Guest Contribution by Liam Murphy
Mismanagement, insecurity, poverty – these have been bleak realities for many of the world’s small-scale fisheries. And turn-of-the-century Nova Scotia was no exception. Fortunately the fisheries cooperatives that arose across Atlantic Canada starting in the 1930s acted as a bit of a shield, providing necessary protection for fishermen and their families.
Economic shifts in the early 20th century were particularly hard on fishing communities, leaving many open to economic exploitation. Many of Nova Scotia’s small-scale inshore fishermen, too poor and denied any credit from banks, rented their boats and gear from private merchants to whom they bartered and sold their catch. These merchants took their catch and deducted its value from what the fisherman owed. This feudal system ensured that few of the folks who caught the fish saw much profit– profit that was needed to maintain or upgrade their boats and gear to run a more efficient operation.
Bottom trawlers– locally known as ‘draggers’- had also begun to leave their mark, with each of these “efficient” vessels catching more fish in a day than the average inshore fisherman could bring in over the course of a year. Their heavy nets were also degrading the ocean floor, destroying valuable fishing habitat. This left Nova Scotia’s 35,000 small-scale inshore fishermen simply unable to compete. They were left at the mercy of circumstance – caught up any increasingly industrialized economic system that oppressed them and their families.
A dramatic change for small-scale fishermen was needed, and the wheels were set in motion after a town meeting on June 1st, 1927 in Canso. At the town meeting, 40 fishermen banded together and engaged in a heated debate about the plight and conditions they faced. This landmark meeting led to the federal appointment of a Royal Commission to investigate the condition of the Maritime fishing industry. Altogether 49 hearings were conducted, with some bold recommendations following:
• The abolition or restriction of steam trawlers.
• That fishermen be assisted to organize co-operatives with an organizer appointed to carry out the work.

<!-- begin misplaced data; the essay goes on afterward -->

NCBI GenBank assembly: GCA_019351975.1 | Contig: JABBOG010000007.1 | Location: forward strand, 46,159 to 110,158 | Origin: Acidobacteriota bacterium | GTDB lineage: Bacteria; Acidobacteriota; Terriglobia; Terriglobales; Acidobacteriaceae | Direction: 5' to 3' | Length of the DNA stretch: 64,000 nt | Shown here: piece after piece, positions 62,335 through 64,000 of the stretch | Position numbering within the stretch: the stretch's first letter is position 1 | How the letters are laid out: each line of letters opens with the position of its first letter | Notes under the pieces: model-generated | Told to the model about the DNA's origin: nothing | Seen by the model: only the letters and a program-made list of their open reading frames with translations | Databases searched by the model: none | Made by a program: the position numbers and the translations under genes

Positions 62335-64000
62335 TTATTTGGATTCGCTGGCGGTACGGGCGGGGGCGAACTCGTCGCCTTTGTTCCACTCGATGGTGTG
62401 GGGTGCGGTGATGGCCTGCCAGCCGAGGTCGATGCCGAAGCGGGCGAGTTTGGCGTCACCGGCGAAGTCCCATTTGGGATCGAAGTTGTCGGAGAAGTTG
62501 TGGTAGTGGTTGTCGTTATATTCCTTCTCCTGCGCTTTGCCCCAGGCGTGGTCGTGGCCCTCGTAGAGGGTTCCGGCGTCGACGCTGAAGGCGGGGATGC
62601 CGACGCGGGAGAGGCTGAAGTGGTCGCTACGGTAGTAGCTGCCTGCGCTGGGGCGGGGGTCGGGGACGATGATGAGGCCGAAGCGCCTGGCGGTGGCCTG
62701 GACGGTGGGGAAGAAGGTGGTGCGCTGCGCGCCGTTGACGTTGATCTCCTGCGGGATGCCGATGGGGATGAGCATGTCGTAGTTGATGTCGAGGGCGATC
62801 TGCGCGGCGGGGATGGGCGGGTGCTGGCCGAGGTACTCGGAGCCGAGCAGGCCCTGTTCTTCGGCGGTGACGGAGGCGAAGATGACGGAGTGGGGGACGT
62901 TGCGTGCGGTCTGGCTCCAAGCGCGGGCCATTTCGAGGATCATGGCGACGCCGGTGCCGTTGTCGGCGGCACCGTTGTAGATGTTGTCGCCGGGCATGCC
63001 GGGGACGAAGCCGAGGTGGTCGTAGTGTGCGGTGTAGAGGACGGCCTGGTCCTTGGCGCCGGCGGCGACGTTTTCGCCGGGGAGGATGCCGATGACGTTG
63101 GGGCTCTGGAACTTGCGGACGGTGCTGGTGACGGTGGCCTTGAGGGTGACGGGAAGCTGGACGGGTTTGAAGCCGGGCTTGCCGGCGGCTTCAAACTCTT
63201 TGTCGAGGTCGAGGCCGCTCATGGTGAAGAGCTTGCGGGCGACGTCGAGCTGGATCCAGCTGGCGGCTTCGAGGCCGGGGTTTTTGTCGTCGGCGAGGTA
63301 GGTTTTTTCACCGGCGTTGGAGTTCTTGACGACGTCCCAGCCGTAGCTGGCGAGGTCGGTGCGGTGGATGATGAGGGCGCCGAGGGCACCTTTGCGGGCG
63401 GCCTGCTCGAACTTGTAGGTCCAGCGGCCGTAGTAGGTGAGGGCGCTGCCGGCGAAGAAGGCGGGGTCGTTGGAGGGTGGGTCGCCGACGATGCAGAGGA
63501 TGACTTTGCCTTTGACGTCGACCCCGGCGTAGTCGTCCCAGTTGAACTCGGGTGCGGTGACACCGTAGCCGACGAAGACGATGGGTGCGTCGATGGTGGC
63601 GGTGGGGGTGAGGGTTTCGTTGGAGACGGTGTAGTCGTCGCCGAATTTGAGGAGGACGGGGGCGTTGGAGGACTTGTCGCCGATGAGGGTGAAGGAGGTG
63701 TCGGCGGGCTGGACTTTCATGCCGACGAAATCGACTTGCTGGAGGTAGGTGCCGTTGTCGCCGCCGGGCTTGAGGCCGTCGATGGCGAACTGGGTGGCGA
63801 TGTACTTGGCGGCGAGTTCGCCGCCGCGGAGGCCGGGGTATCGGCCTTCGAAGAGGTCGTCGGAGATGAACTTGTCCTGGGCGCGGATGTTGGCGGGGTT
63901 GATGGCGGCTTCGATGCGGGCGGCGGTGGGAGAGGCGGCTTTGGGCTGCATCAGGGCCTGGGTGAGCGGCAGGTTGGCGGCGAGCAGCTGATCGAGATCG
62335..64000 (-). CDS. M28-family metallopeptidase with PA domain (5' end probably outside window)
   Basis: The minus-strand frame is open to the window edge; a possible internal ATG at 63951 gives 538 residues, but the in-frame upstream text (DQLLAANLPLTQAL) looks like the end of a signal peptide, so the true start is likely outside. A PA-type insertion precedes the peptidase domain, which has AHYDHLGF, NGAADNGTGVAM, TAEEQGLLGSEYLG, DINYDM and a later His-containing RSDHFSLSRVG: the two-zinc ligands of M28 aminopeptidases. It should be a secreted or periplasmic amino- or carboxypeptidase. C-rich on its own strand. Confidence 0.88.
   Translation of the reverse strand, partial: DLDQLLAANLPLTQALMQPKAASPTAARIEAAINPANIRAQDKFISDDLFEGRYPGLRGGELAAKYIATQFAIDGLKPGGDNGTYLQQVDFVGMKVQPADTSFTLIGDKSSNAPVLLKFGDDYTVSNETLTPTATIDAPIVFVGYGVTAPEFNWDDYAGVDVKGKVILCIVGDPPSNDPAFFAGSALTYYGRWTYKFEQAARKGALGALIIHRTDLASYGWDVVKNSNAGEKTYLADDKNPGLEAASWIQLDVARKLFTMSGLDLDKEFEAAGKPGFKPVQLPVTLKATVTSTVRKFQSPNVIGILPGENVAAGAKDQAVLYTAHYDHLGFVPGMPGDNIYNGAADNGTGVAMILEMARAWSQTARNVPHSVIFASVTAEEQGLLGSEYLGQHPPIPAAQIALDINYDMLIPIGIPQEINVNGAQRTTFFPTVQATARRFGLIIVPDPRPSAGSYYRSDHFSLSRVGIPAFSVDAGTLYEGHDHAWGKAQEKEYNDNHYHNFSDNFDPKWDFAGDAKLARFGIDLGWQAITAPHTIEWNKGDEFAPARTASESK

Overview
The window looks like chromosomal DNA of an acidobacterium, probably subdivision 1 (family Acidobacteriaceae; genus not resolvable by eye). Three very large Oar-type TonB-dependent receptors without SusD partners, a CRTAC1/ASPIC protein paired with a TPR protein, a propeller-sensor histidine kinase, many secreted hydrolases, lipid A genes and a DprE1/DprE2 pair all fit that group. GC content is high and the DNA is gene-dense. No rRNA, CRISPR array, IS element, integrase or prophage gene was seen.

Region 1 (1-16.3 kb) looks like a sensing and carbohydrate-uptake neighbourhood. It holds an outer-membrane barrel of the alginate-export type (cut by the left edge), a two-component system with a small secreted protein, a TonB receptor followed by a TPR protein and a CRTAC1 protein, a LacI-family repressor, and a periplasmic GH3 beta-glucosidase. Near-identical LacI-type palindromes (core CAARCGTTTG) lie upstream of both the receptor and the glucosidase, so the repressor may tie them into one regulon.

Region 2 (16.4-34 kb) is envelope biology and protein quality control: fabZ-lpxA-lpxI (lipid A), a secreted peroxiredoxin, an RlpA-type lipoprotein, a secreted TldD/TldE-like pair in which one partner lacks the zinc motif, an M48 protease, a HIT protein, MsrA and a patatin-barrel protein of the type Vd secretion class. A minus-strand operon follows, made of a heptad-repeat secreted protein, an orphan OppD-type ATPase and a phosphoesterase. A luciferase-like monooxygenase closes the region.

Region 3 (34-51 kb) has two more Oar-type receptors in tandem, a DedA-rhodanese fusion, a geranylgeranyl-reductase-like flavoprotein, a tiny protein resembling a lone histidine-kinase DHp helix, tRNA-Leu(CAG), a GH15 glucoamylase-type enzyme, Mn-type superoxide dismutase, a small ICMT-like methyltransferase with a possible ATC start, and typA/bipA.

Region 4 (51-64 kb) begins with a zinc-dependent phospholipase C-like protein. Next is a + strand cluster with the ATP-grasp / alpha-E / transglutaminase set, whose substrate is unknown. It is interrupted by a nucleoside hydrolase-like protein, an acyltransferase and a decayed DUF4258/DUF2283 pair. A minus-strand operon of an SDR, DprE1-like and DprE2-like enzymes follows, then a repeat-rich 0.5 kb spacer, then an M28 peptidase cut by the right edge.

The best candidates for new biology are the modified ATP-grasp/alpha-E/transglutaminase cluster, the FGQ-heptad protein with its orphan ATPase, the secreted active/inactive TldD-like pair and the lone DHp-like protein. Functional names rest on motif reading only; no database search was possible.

• That education among fishermen be promoted – similar to the education for farmers.
• That inspection and grading of fishing products be introduced and enforced.
In August 1929, Canada’s head of the Department of Marine and Fisheries, Hon. J.A. Cardin, recommended that Dr. Moses Coady be appointed to organize co-operative among the fishermen. Dr. Coady, a native of Nova Scotia and professor at Saint Francis Xavier University, already had first-hand experience studying wheat farmer co-operatives in Alberta and setting up adult education courses to improve the lives of the working class. Dr. Coady believed that each individual was the master of their own destiny and that adult education along with the formation of unions would improve the state of Nova Scotia’s fishing industry.
In September 1929, Coady spoke to 600 people in Canso, later defining the problem: “They weren’t looking for handouts … all they asked for that day was a plan of action.” Coady set out on a tour in the biting winter of 1929/1930 to rural fishing villages across Nova Scotia and started organizing fishermen. Coady, with his strong physical presence and masterful oratory skills, set up local leaders to organize their own fishing co-operatives. By the spring of 1930, a federation of fishermen across not only Nova Scotia, but also Prince Edward Island, New Brunswick and the Magdalene Islands, Coady drafted a constitution for the creation of a co-operative organization known as the United Maritime Fishermen (UMF).
The founding convention of the UMF took place in Halifax on June 25th, 1930 and led to the proliferation of fisheries co-operatives across the province. These organizations empowered fishing communities, and acted as a powerful shield, providing protection for fishermen and their families.
To this day the goal of Nova Scotia’s fishing co-operatives remain the same – providing small-scale fisheries an opportunity to direct marketing opportunities, improving negotiating power and facilitate investments in shared structures such as canning facilities and ice plants. The work of newer co-ops like Off the Hook Community Supported Fishery and the Fundy Island Fishermen’s Cooperative continues in the same vein, working to help their communities to remain unified and strong in an industry that is increasingly becoming globalized, centralized, and unsustainable.
2012 is the International Year of the Cooperative. Liam Murphy grew up on Cape Breton Island and is an Environmental Science honours student at Saint Mary’s University.